On an institutional level, district court judges owe it to both defendants and federal prosecutors to faithfully analyze the 3553(a) factors. That is the only way that the parties can have some sense as to whether the judge is performing his/her role in the manner that Congress intended. That is how the parties will present their arguments. Those are, for the lack of a better description, the “rules of the game.” And the judge does nobody any favors by not playing by the same rules as everyone else. No doubt you may finish a trial or take a guilty plea with a pre-conceived notion of what the “right” sentence – what your gut tells you – but that is extraordinarily unfair to the sentencing process. What is also extraordinarily unfair to litigants is that judges often don’t tell them what could “help” them with sentencing – do they prefer legal memoranda, argument, witnesses, etc. As litigants we struggle to shape a judge’s views when we have little idea what they want. Judges also need to be honest about their biases toward certain crimes or individuals (I don’t mean racial or gender or anything else unconstitutional – more along the lines of certain “types” of criminals.) But litigants often learn that after the fact; after sentencing. They also have to be fair about letting the parties make a record. We are often told that judges struggle with sentencing, that it is the most difficult part of their jobs, etc., but at the same time chastise (maybe too harsh a word) the parties when they want to tell their story – and make their record.

    Finally, and maybe I am wrong here, but your post seems to be premised on the idea that the judge must impose the “right” sentence. We can’t really ever know what is ever the “right” sentence. It is – in the best cases – an educated guess that reflects society’s views (however broad or narrow we might define them) – and the views of the judge. But the question of whether a sentence is “right” is a question of degree. We sometimes ask did the judge give the “right” sentence. The better question is whether the judge’s sentence is in the ballpark of what we instinctively feel is “about right” for a given case – given everything we know about the defendant’s crimes, the defendant himself, congressional directives, the Guideline, etc. Some cases are easier – the violent criminal who is terrorizing people and has terrorized people for many decades – handing out a stiff punished – 15, 20, 25 years is easier to do, easier to justify – who you are protecting is tangible. Other cases, as you know, are much harder – like the fraud cases involving a first time offender.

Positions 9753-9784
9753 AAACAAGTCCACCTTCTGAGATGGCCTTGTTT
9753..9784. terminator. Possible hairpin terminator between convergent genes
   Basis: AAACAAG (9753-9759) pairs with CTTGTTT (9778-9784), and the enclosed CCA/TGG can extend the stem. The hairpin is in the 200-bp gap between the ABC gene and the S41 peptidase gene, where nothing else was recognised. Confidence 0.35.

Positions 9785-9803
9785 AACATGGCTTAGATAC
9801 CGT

Apologies for going a bit long.

    The Bear

  25. Bear,

    No apology is necessary. Your comment perfectly lays out what a rational sentencing judge should do. Here are a few specific responses to your thoughtful views.

    *My post was intended to get at the question of what judges really do as opposed to what a rational judge should do. I agree with you that no sentence can ever be perfectly “right” particularly when the sentencing statute uses words like “not greater than necessary” and “just punishment” to describe the proper punishment.

    *Without getting too whiggy (actually, any more whiggy than I normally am), I am beginning to think that what really motivates judges to impose particular sentences is far less rational and far more personality driven than any of us realize. If that is true, the need for a strict rule regimen with very little discretion may be required to honestly achieve the goals of sentencing whatever those goals may be.

    *Speaking of goals, section 3553(a) sets out a series of goals that are frequently contradictory. For example, why should I give a damn about the personal characteristics of the defendant if my goal is general (as opposed to specific) deterrence? Indeed, the introduction to the Guidelines Manual suggests that the drafters of the Guidelines were unable to settle on what the particular purposes of sentencing were and so they threw in the kitchen sink.

    I am particularly glad to hear from a prosecutor and even more so from one with an intimate knowledge of the district courts and appellate courts derived from your service as a law clerk. I really appreciate your taking the time to write. Thanks.

    All the best.


  26. The Supreme Court held in Tapia v. United States, 131 S.Ct. 2382, 2393 (2011), that a sentencing court “may not impose or lengthen a prison sentence to enable an offender to complete a treatment program or otherwise to promote rehabilitation.” In United States v. Olson, 667 F.3d 958, 961-63(8th Cir. 2012), Olson had been sentenced before the Supreme Court decided Tapia. The Eighth Circuit remanded the case because it was “not clear from the record whether or not the district court impermissibly based its prison sentence on Olson’s ‘rehabilitative needs.'”